The National Institute on Retirement Security released on Thursday its State Financial Security Scorecards, which summarize each state’s retirement outlook. Diane Oakley, executive director for NIRS, led a webinar on Thursday discussing the results.
“We’ve certainly seen a growing interest in how individuals are being prepared for retirement and what the challenges they face are,” Oakley said. “At the state level, one of the things we know is the safety nets’ needs are likely to increase as we know the population in the United States continues to age.”
She said that the three potential sources of economic insecurity (not having enough money, having expenses grow beyond what people can afford, and not being able to find work) “are all key things that deserve attention.”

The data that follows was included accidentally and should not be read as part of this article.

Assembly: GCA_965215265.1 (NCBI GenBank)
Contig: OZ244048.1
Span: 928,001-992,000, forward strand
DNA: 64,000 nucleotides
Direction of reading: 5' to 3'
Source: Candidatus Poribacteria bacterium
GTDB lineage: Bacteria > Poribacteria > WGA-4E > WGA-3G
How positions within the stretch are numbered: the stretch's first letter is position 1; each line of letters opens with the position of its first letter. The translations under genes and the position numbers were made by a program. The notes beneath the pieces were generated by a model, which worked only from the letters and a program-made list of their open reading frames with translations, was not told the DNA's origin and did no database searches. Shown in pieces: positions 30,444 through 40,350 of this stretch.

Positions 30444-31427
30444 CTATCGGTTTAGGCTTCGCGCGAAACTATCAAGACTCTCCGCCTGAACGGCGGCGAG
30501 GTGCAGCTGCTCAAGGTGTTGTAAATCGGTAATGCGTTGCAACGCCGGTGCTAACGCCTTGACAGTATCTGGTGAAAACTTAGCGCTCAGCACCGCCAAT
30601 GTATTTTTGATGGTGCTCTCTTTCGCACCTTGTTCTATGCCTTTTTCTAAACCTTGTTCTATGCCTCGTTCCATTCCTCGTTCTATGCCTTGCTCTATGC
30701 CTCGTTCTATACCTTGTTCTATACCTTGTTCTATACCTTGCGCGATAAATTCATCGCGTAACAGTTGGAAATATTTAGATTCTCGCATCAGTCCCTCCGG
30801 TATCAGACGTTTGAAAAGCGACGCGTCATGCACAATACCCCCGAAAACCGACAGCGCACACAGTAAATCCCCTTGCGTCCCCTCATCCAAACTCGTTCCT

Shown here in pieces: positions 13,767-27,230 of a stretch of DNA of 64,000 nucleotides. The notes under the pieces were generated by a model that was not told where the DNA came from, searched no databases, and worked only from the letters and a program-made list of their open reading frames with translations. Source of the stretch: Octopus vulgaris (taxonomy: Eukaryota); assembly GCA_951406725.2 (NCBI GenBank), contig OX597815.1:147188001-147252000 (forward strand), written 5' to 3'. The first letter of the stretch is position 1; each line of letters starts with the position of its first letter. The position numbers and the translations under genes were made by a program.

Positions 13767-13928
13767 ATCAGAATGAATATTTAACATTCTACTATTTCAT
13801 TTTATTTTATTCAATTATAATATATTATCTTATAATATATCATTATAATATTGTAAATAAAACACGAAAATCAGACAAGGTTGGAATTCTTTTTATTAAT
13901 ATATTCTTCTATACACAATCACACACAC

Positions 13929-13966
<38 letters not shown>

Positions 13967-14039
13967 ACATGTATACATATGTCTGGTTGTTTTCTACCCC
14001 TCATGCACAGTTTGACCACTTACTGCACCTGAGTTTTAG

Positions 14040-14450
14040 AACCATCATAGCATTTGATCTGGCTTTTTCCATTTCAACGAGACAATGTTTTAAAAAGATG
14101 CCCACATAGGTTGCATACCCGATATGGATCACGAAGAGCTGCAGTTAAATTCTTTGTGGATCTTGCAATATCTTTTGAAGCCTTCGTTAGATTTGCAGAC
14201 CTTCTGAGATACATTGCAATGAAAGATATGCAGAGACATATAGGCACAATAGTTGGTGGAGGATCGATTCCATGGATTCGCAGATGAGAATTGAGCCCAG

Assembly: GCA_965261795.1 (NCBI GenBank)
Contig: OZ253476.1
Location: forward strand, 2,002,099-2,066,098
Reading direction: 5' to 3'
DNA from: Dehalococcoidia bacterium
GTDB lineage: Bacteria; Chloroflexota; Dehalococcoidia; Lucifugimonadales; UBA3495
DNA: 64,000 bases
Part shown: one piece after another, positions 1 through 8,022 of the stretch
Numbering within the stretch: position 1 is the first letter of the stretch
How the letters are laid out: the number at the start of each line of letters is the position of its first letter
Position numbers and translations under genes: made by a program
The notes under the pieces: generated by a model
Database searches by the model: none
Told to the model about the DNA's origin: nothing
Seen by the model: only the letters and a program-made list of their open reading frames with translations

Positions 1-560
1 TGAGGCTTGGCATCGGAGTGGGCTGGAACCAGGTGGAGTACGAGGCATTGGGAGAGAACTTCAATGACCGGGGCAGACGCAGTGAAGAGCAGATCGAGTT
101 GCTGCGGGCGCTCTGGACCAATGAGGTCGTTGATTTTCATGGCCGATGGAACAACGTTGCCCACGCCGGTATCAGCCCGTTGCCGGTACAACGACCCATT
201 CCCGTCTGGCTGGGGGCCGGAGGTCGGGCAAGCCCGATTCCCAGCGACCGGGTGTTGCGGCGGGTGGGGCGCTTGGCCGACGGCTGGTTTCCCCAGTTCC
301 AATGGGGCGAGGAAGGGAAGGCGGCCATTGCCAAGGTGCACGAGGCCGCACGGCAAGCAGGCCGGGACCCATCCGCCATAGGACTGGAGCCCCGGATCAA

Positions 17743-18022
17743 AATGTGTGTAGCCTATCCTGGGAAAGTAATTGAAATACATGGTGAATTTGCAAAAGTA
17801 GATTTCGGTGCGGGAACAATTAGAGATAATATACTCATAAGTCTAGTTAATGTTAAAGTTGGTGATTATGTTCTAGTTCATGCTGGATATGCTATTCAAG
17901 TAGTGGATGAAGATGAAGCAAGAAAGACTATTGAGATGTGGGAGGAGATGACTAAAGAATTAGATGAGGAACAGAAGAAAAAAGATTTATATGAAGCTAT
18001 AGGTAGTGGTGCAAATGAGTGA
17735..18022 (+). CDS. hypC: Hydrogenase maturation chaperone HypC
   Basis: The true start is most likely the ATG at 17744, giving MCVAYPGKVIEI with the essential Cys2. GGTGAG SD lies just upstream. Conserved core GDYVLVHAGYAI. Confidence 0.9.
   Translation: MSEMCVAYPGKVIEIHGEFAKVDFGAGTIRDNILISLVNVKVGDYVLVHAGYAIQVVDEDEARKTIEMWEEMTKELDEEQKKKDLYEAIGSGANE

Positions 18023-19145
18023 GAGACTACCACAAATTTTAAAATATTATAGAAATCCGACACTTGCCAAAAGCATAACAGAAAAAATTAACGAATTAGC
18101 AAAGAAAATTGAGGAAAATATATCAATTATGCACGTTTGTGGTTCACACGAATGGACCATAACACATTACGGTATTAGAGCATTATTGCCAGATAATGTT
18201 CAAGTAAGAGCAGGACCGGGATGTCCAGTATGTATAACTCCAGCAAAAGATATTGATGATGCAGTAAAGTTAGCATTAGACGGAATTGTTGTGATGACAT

The states’ scores are based on eight economic variables in three categories: retirement savings, current retiree costs and labor market conditions for older workers.
Retirement income takes into account participation rates in private retirement plans; the average defined contribution account balance; and the marginal tax rate on pension income.
Retiree costs include Medicare out-of-pocket costs; Medicaid generosity, which was measured by the average spending by the state per elder beneficiary; and the housing cost burden.
The labor market score is based on the unemployment rate for people 55 and older, and the median hourly earnings rate for people in the same age group.
“Every state has something that needs to be done, and states must remain vigilant over time.”